Back in February, Japan’s Liberal Democratic Party (LDP) announced the formation of a “Taiwan project team” to explore how Japan could more deeply engage in contributing to security in the Taiwan Strait. Now, that team is transitioning from brainstorming to the action phase of this project. Last week, the Japan Times reported that the LDP and Taiwan’s Democratic Progressive Party (DPP) will hold security talks in the coming weeks. Sources told the Japan Times that those consultations “are being regarded as the ruling party version of ‘two-plus-two’ security dialogue between governments.” The news of these forthcoming talks follows closely on the heels of Japan’s annual defense white paper—which for the first time explicitly raised concerns about security developments surrounding Taiwan—and of the first US-Japan-Taiwan trilateral strategy forum, which was held amongst legislators in July. Internationalization of security in the Taiwan Strait, it seems, is proceeding apace.
Upgrading party-to-party talks in this way is a creative means to deepen bilateral engagement without running afoul of Tokyo’s “One-China Policy”—which is broadly similar to Washington’s own, but which has generally led to a Japanese approach that is more cautious than that of the United States. What is more, party talks have the potential to be particularly effective due to the nature of the parliamentary and pseudo-parliamentary systems in Japan and Taiwan, respectively. Party officials tasked with foreign and defense affairs in Japan and Taiwan are more likely to have experience working in relevant government ministries than is the case for party counterparts in the United States.
This intraparty dialogue will be important for three reasons: 1) practical outcomes, 2) providing a model for others, and 3) opening a path for future engagement.
There is much room for growth in Japan-Taiwan security relations, but the ruling parties need not shoot for the stars in this inaugural dialogue. Indeed, immediate outcomes may be limited by the lack of government participation. Assuming, however, that both parties have been offered guidance by their respective governments, there is some low-hanging fruit that they might seek to pick.
First, the delegations should agree to look into opening each country’s military academy to applicants or exchange students. This should be relatively non-controversial. Future Taiwanese officers have attended US service academies for the last two decades, without significant blowback from Beijing for either Taipei or Washington. Such exchanges may not have a near-term effect on security, but there are benefits over the long-term. Parochially, the Japanese and Taiwanese militaries benefit when officers have had diverse educational and training experiences. Such officers may turn out to be more effective leaders and better problem solvers, more readily able to handle a diverse array of challenges.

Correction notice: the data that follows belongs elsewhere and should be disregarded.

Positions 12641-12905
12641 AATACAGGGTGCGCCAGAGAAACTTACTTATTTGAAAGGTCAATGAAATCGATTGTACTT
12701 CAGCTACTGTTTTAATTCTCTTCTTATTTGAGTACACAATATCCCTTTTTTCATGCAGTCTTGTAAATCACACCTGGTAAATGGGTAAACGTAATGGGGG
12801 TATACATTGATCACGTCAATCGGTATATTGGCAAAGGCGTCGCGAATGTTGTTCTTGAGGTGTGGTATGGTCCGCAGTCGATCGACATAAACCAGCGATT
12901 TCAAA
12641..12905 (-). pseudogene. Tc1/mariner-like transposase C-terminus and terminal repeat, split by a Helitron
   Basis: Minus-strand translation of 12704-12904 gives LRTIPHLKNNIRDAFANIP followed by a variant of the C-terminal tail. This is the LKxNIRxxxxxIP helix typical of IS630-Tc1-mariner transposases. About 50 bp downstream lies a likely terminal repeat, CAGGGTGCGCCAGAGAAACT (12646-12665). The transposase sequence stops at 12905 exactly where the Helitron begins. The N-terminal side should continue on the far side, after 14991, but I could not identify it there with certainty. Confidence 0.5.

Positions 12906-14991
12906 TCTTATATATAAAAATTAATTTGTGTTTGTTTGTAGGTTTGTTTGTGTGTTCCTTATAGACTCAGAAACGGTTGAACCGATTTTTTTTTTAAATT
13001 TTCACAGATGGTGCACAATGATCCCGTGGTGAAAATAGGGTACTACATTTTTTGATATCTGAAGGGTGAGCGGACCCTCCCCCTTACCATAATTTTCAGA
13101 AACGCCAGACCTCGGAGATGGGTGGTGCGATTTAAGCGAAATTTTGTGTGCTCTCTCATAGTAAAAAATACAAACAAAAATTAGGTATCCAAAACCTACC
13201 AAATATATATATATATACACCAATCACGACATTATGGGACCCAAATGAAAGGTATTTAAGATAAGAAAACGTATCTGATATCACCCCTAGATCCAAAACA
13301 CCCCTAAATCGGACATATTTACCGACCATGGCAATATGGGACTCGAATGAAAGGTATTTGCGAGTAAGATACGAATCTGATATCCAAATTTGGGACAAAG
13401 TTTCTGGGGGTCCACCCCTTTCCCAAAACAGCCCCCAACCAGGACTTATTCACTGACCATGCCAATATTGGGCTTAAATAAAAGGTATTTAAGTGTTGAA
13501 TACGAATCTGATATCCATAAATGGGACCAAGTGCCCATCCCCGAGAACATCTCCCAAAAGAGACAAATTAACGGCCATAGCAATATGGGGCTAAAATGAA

More pertinent to the question of Japan-Taiwan security cooperation, however, is the potential effect that mutual education exchanges could have on their respective militaries’ capacity to cooperate one day in the future. Exchange students will develop both personal relationships and an understanding of how their counterparts think and operate. Exchanges may also create constituencies within each military—and within security establishments more broadly, as some officers retire and take on civilian roles—for closer bilateral cooperation.
Second, the LDP and DPP should discuss cooperation on countering malign influence. Indeed, they might consider launching a new intra-party initiative, absent direct government involvement, that could nonetheless have broader positive effects within each society. As GTI Executive Director Russell Hsiao has noted, the US Defense Intelligence Agency’s 2019 report on Chinese military power noted China’s use of “political warfare” against Taiwan and Japan. In his survey of CCP influence operations in Japan, Hsiao identified a number of united front-related organizations operating in the country and highlighted political factions susceptible to “elite capture” both within and outside the LDP coalition. Taiwan, for its part, has ample experience with CCP influence operations, including during recent election cycles. Ongoing party-to-party exchanges regarding their experiences with influence operations—with a focus on sharing observed methods and effective counters—could better equip both the LDP and DPP as they face down political warfare going forward.